Monday, 6 September 2010

Marine Reptile Teeth From the Oxford Clay


A couple of days ago, I met up with Cliff and Carl and a small group from the University of Leicester for a field visit to Quarry 4. This was a bonus trip for me since we were originally planning to visit a few weeks ago but, due to various reasons and commitments, the trip couldn’t take place. When this opportunity arose, I was hardly going to miss it.

As mentioned previously, Quarry 4 is now not being worked and you are relying on rainy conditions to wash any new material out of the clay and reveal any new material in situ. A week previous to this visit there had been substantial rainfall, somewhere in the region of two inches had come down, and we were hopeful of finding a few bits and pieces. As usual there were some nice pieces recovered.

These included a few plesiosaur teeth, all Cryptoclidus, a Metriorhynchus tooth, a couple of Hypsocormus fish jaws complete with the caniniform teeth in the anterior part of the dentary, small fish vertebrae including a string of eight in articulation and a big bunch of lepidotid scales weathering through the surface of the clay. There were other pieces recovered including some interesting fish coprolites (complete with inclusions), a small marine reptile caudal vertebra and a few interesting bivalves.

There were also a few processes from crocodile vertebrae that turned up in one spoil heap. This pile of spoil keeps throwing bits of crocodile up and is gradually being worn away by both human activity and erosion and is likely to throw up a few more pieces yet. This spoil heap was obviously dragged or pushed from another part of the quarry that isn’t too far away and Cliff feels sure that the rest of this croc is waiting to be found.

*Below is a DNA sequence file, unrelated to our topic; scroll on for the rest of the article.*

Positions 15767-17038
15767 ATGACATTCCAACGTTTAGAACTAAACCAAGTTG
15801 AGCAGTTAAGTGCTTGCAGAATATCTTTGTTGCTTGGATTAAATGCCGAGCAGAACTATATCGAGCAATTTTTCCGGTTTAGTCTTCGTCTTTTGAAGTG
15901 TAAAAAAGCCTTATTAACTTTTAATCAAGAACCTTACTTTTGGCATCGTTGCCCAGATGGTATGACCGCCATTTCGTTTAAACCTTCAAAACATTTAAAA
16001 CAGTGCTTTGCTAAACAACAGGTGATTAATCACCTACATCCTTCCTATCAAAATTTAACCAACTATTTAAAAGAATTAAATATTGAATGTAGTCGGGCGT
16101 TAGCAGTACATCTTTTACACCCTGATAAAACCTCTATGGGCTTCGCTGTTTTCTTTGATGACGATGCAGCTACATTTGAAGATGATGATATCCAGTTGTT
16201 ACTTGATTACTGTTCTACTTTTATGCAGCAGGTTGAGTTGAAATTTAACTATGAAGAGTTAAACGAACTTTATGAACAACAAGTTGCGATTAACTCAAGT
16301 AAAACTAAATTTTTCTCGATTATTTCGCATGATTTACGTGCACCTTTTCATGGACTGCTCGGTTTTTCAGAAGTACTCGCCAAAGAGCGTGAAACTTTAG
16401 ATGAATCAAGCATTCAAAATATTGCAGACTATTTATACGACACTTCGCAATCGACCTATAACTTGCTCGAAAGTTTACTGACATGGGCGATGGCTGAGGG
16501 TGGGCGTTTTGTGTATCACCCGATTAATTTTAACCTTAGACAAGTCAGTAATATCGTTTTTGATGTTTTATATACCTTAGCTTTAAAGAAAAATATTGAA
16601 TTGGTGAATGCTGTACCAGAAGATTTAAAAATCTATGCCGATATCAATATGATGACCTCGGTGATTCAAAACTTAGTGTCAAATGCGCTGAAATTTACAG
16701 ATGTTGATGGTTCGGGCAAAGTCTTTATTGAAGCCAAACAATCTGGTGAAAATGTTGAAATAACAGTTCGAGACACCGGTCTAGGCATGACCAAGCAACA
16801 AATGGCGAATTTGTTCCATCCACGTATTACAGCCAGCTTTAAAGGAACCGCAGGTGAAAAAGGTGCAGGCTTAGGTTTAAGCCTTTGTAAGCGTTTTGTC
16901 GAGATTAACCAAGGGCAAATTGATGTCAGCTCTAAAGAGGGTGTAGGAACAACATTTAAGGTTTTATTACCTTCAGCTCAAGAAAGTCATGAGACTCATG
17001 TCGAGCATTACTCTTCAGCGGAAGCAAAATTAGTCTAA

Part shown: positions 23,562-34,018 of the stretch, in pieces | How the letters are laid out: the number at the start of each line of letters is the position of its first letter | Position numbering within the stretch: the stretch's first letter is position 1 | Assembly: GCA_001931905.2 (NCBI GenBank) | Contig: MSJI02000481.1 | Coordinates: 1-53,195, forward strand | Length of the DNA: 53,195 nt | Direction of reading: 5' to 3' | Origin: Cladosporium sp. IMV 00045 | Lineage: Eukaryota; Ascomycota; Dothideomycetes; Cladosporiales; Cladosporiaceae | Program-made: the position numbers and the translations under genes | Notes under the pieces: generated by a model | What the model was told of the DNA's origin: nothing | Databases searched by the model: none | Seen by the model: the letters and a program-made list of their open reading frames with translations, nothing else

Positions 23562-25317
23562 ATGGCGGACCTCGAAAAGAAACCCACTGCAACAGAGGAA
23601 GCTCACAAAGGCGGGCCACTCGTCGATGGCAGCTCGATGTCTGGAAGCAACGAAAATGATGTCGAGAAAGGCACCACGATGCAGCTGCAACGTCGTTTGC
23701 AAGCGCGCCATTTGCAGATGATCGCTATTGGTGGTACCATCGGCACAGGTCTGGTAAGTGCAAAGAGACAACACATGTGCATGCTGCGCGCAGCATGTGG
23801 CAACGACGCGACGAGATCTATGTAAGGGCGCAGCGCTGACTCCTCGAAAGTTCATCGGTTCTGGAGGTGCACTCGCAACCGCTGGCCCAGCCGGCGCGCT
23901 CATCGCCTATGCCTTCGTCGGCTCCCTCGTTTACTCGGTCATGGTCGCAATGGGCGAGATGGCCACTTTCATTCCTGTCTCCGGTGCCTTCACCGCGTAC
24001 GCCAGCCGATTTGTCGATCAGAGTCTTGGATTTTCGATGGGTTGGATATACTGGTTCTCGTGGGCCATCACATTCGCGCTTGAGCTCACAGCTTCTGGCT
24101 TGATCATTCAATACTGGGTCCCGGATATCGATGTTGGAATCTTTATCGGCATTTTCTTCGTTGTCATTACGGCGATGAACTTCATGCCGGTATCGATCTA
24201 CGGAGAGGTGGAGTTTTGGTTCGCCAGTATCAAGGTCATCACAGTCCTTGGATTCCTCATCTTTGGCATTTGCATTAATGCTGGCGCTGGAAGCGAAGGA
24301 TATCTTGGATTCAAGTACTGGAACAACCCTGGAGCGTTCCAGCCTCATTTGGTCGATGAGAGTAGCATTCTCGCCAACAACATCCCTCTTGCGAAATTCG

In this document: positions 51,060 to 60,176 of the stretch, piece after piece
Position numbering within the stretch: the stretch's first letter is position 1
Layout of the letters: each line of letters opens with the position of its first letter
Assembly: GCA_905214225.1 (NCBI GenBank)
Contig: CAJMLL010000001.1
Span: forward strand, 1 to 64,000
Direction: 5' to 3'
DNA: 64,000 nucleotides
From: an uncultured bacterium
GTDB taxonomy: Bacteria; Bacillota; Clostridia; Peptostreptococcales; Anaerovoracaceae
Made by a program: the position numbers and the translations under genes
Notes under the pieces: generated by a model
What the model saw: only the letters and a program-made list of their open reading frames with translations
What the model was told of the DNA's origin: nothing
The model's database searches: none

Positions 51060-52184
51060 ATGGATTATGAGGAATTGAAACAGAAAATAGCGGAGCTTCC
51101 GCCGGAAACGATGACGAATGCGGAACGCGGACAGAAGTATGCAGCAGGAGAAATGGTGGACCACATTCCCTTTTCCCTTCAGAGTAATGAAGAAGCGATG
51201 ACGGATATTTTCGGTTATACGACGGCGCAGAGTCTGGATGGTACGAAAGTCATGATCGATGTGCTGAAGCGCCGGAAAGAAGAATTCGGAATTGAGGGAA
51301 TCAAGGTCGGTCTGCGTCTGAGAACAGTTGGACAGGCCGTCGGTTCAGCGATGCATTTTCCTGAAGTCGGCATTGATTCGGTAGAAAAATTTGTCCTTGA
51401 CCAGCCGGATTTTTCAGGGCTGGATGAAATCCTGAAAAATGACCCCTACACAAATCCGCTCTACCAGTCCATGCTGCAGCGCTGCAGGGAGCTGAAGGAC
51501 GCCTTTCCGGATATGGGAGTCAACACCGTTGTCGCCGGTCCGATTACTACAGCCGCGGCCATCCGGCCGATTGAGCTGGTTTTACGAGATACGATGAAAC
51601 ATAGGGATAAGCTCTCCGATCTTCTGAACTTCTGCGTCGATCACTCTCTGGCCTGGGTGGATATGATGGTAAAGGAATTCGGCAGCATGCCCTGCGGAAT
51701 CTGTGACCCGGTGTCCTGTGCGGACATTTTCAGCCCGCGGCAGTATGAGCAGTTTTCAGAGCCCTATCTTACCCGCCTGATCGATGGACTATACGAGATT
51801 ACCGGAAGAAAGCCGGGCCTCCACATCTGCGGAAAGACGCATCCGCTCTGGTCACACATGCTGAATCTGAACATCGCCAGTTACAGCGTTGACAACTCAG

As for me, I was lucky to find the above pictured pliosaur tooth which is in superb condition. It appears to be Peloneustes but I should be able to confirm that shortly once the tooth is cleaned and I can have a good look at the striations. I was also very fortunate to find a superb fully rooted Metriorhynchus tooth which is unfortunately missing the tip but this is still an excellent specimen and I was very lucky to find it.

Quarry 4 is still earmarked for flooding this November, so time here now is very limited. There is another group from the SVPCA meeting that is being held in Cambridge this month going in on September 18th. We will definitely be going in during October which will almost certainly be the last trip assuming that the flooding of the quarry will take place, as advertised, during November. We will see.

But, at last, there is some positive news on gaining access to Quarry 5 and it looks we will finally be approved for access in the New Year. I can hardly wait since this will be virginal clay with no backfill which is really going to help prospecting. I’m keeping everything crossed and not counting my dinosaurs just yet!!!

2 comments:

mandaroza said...

I think we have found a pleiosaur tooth in our garden, in Wootton, Boar's Hill. How do we get it checked out?

Amanda

saurian said...

Hi Amanda,
A plesiosaur tooth in your back garden? Wow - now that is a find. Ideally, you could take it to a local museum or institution for identity purposes. There are also very active fossil collecting groups on line and on Facebook that will help if you upload a picture. You can also look it up online to try and identify it yourself. There are thousands of images to look at and to compare your tooth with. I hope this helps you out and good luck!

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